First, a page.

What kids hope to celebrate on Montreal's 400th birthday
Grade 6 Willingdon students call for more diversity, more green space and a stronger voice from young people
Clever minds, big hearts and an attitude to change things for the better: they might be kids now, but the Grade 6 students at Willingdon Elementary School have opinions — and they want Montrealers to hear them.
"The youth have things to say too," said Helena Kold Taylor. "Kids don't really care about money at this age. They care about what's going to happen."
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Taylor is part of Kathleen Usher's Grade 6 class, a group of 75 students who are trying to make a difference at their own school by renovating part of Draper Street, which once hosted a large dumpster and will soon be losing its trees to emerald ash borer.
As Montreal celebrates its 375th birthday, CBC took the time to talk to some of them about how they see the city now and what they hope to see for its 400th.
Whether they were perched, slouched or wobbling on a creaky stool, each student was asked a warm-up question: What's your favourite thing about the city?
The question was supposed to be an icebreaker — something that would make the kids feel comfortable about being on camera. But they didn't really need it.
Leo Gagnon, walked into the classroom with a smile from ear to ear. He sported a martial arts shirt — a judo shirt, he clarified.
He dreams of being a rocket scientist. He believes in a future where electric cars dominate and home-building robots help decrease the pricey cost of housing.
But Gagnon, whose favourite book is The Martian, says the future of Montreal may not be solely restricted to the city.
"Earth is great and all, but if you really want to make the human race better, expanding to other planets would be great."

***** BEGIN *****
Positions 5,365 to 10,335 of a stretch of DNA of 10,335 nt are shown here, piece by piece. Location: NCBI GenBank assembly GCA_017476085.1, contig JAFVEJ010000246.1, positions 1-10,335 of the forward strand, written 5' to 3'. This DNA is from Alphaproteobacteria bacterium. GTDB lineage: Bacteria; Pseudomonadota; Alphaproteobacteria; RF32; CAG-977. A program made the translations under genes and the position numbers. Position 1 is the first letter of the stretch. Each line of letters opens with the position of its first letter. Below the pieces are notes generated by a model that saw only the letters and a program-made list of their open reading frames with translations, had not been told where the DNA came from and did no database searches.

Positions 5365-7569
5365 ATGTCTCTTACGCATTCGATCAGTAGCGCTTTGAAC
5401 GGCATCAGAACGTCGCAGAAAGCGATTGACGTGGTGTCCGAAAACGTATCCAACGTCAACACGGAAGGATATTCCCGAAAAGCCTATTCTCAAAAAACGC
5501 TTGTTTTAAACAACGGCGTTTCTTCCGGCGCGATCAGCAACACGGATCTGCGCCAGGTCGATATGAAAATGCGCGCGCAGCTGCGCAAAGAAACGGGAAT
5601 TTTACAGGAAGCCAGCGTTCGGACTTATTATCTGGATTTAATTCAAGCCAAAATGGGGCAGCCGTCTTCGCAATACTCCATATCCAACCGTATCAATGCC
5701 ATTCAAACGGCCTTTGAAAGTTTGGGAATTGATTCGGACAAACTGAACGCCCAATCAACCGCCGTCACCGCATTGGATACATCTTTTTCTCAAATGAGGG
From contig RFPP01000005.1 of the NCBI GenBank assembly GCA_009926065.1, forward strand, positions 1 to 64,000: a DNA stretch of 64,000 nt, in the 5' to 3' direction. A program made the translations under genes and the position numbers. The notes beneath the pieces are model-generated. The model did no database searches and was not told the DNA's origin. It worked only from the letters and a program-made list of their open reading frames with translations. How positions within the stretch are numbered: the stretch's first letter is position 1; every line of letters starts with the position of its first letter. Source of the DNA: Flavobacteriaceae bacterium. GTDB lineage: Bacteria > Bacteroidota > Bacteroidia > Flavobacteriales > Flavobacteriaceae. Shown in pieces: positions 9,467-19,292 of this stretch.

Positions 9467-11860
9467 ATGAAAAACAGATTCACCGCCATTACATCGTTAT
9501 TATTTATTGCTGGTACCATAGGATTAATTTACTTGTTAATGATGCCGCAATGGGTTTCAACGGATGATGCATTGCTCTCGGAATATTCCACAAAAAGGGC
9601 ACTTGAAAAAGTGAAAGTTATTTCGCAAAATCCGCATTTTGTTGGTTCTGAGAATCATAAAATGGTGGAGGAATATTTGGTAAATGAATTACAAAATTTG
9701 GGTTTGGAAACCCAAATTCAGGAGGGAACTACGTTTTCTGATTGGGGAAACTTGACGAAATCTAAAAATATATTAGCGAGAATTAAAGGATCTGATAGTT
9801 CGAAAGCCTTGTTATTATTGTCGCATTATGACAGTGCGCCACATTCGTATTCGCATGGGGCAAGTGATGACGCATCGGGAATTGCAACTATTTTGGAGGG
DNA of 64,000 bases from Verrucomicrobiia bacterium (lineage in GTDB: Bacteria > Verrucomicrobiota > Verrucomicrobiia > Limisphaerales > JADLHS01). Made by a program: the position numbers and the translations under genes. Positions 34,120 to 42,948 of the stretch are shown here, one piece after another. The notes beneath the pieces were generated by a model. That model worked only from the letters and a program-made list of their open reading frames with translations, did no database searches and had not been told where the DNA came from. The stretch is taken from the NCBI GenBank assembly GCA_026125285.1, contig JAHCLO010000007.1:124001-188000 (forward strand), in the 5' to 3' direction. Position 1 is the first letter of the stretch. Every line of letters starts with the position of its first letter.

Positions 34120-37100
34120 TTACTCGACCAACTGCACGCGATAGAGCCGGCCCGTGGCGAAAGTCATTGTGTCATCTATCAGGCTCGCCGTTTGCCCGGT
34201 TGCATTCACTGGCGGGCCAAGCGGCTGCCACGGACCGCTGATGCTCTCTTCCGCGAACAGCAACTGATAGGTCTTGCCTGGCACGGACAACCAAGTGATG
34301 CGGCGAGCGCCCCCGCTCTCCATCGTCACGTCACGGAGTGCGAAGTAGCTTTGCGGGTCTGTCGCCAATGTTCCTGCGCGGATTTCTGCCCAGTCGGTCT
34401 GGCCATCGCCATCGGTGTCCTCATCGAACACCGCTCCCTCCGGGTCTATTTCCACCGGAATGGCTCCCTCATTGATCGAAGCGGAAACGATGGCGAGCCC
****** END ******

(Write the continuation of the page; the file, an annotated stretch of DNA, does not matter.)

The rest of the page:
Charlotte Frey, however, enjoyed the urban installation that had been set up around the city.
For Sarah Ella Ali, the best part of Montreal is the diversity. A soft-spoken Ali proudly explained how she had an adopted cousin who was from South Korea.
"I love him like I would anyone," says Ali. "Everyone is accepted for who they are."
The future of Montreal
Ali's father owns a souvenir shop in Old Montreal. She says she frequently passes people who are homeless. She says she dreams of a future where they would all feel secure and have a home.
"It hurts me to see them."
For some of the other 11- and 12-year-olds, the future of Montreal may not be so drastically different from the present.
"I feel like it will look the same, but I want it to change," says Frances Bisaillon.
Bisaillon echoed the sentiment of most students in the class — in 25 years they expect there to be more buildings and less greenery.
"More people living on top of each other," says Charlotte Frey.
Noah Doudeau says he expects overpopulation to be an issue in the urban centre of the city, especially, he said now that the United States elected a new president.
He predicts more people will be drawn to the city and also suggested Montreal avoid cutting down trees.
Some of students had ideas of things that they would like to see in the future, such as a self-cleaning helmet stand to go along with Bixi bike rentals or unused warehouse spaces turned into a graffiti artist's haven.
What politicians should know
Taylor, who wants politicians to understand that children her age should have a stronger voice in societal affairs, dreams of being a professional soccer player.
But if that doesn't work out, she wants to work with kids who are her age now.
"This is a tough time right now, because of the environment and the age — we're not children, but we're not teenagers, so we're in the middle."
As for Gagnon, he wanted one message to ring loud and clear — fix the potholes.
"Sometimes there's a speed bump with a pothole in it," says Leo, after explaining how his father veers the car to avoid them at all costs and occasionally screams, "'Agh, I hate potholes!'"